“No real controversy”: Inside the mind of Charlie Munger
The Berkshire Hathaway underboss sparked outrage with his windowless megadorm — but had no time for haters
In over half a century atop the business world, Charlie Munger has never dealt with an outcry quite like this.
Not as a real estate lawyer who founded Downtown Los Angeles-based Munger, Tolles & Olson nearly six decades ago. Or as Warren Buffett’s right-hand for the past four decades at Berkshire Hathaway. Or as the owner and publisher of the Los Angeles Daily Journal for about as long.
Instead, it took a controversial design for a college dormitory to put the revered investor and longtime L.A. resident in the eye of a modern-day media storm.
And it took the media storm to show that the 97-year-old wheelchair-using billionaire remains tougher than a rusty Nebraska nail, even as the controversy lights up the internet and leads many to question the basic architectural competence of a man who, through multiple record-setting donations, has shaped the design of American college campuses.
But Munger has precisely zero interest in backing down.
“There’s no real controversy,” Munger told The Real Deal in early November. “We just had a couple of nutcases that went off half-cocked.”
One of the “nutcases” was Dennis McFadden, a respected architect who was a longtime member of the University of California, Santa Barbara’s Design Review Committee.
On Oct. 25, McFadden submitted a biting resignation letter: He was quitting his post because the public university was pushing ahead with a plan to build an 11-story, 1.7 million-square-foot undergraduate megadorm.
The complex was designed by Munger, and the design was a condition of the project’s initial $200 million funding, which also came from Munger. The dorm will house 4,500 students. Very few of them will have natural windows.
To McFadden, who did not respond to an interview request, the project amounted to an assault on both the principles of livable architecture and common sense. Instead of integrating with the natural setting, the megadorm represented “an alien world parked at the corner of campus,” McFadden wrote to administrators — “a social and psychological experiment with an unknown impact on the lives and personal development of the undergraduates the university serves.”
The project, he added, was “unsupportable from my perspective as an architect, a parent, and a human being.”
Queen of the arts
McFadden’s resignation letter brought Munger’s “Dormzilla” — as the Santa Barbara Independent branded the project — to the attention of the masses. Outraged nonarchitects tossed about comparisons to such notorious buildings as the Rossiya Hotel, Moscow’s Soviet-era luxury deathtrap; the Chungking Mansions in Hong Kong, a high-density complex that’s frequently used as a horror film location; and the grandiose institutional works of Albert Speer, Adolf Hitler’s preferred architect. One Pulitzer-winning architecture critic was more direct, panning the project as “a jail masquerading as a dormitory.”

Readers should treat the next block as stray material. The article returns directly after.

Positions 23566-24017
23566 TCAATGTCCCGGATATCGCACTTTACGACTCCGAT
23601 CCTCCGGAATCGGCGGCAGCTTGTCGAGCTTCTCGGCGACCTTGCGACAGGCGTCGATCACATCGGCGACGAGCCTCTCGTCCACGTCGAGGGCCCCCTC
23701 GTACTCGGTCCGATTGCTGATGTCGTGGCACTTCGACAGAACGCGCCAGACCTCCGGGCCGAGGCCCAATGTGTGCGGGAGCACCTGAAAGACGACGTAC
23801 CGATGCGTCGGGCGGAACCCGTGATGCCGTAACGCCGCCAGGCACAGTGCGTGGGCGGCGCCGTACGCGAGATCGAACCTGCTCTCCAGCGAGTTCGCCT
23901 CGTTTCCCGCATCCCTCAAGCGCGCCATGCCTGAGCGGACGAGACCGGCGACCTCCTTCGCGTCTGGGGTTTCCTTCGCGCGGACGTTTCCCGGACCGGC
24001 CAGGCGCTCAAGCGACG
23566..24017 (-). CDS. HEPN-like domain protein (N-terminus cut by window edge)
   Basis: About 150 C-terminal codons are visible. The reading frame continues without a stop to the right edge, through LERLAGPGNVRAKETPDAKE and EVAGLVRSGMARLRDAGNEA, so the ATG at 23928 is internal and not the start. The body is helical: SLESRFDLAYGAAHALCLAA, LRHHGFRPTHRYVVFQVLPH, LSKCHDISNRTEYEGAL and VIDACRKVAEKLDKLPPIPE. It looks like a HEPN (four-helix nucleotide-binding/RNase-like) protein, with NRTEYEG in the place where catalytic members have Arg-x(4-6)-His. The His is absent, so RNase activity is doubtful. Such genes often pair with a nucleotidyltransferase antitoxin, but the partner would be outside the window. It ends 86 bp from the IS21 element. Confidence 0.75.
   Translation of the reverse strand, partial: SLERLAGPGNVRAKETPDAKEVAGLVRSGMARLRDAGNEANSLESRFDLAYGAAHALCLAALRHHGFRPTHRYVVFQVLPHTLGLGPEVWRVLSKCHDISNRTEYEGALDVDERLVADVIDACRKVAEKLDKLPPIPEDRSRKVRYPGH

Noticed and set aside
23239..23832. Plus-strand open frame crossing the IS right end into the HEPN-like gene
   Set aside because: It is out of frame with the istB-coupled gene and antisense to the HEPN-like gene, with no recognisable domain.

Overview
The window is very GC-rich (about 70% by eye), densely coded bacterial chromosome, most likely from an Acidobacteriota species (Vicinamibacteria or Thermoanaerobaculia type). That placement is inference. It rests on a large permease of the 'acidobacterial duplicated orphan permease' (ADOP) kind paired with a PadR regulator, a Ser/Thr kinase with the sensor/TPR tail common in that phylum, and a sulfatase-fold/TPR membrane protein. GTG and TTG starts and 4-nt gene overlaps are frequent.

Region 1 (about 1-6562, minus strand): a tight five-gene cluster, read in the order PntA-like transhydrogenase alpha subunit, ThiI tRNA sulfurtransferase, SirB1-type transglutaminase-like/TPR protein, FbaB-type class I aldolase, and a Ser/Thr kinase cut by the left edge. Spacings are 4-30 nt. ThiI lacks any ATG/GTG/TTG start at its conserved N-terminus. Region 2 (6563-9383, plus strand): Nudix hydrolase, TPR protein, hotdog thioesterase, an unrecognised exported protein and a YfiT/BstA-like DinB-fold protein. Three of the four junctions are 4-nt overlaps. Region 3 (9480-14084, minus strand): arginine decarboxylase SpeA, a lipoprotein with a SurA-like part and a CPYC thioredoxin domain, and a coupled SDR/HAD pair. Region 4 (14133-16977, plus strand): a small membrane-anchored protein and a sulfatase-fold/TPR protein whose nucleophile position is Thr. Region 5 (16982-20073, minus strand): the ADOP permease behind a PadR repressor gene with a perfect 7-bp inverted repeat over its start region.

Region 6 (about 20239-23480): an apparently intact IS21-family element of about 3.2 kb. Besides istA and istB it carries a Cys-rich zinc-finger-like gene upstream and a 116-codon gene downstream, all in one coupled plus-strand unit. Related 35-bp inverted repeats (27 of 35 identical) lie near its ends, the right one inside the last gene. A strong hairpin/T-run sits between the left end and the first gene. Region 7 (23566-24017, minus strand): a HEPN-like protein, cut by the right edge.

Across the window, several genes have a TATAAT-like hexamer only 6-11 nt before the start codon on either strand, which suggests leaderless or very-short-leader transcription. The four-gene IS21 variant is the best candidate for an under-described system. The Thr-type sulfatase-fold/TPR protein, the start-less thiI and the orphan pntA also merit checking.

Munger is convinced the critics — who don’t know anything about campus architecture and haven’t even bothered to really study his models, he maintains — are short-sighted idiots.
Once the dorm is actually built, he predicted, it will be “a screaming hit,” prompting a wave of copycats in California and beyond.
“If I’m right on this, you know what’s going to happen is that these buildings are going to spread. There will be four more buildings like this on the UCSB campus. The other campuses of the UC system will copy it. Other parts of the country will copy it. I think this model of building is likely to sweep the country.”
Munger’s passion for architecture predates his penchant for funding and dictating campus megaprojects.
Like Buffett, seven years his junior, he grew up in Omaha, where as a teen he worked in a grocery store owned by the future Oracle’s grandfather. (Munger and Buffett wouldn’t actually meet, however, until they were adults.) Munger would go on to become a lawyer, like his father, but he also had an architect uncle, Frederick Stott, who designed schools and churches in Nebraska and California and became a chief architect for the Federal Housing Administration.
The impression stuck.
“I regard architecture as the queen of the arts,” Munger said. “Think of how much more good one nice building does for humanity than one damn painting.”
These days Munger’s own style veers toward the pragmatic: He wants buildings to “work and not leak and be convenient to use and totally safe and last a long time and have perfect ventilation,” he said. He happily pores over plans and ideas for hours, even with his failing vision, but he has no formal training; he also can’t stand famous architects, who are egocentric and whose buildings do leak.
“I don’t want to be crazy,” he said. “I want the walls straight.”
He first dabbled in architecture by way of condo development. It was the 1950s, and Munger was in his 30s, not yet famous and only barely rich, when he invested in and helped design five apartment projects in Pasadena and Alhambra, California. His early work couldn’t have been further from UCSB’s artificially lit megadorm: After the first building’s ground floor patios took off, he doubled down on living spaces with ample outdoor access, creating one-story apartments even though zoning allowed for two.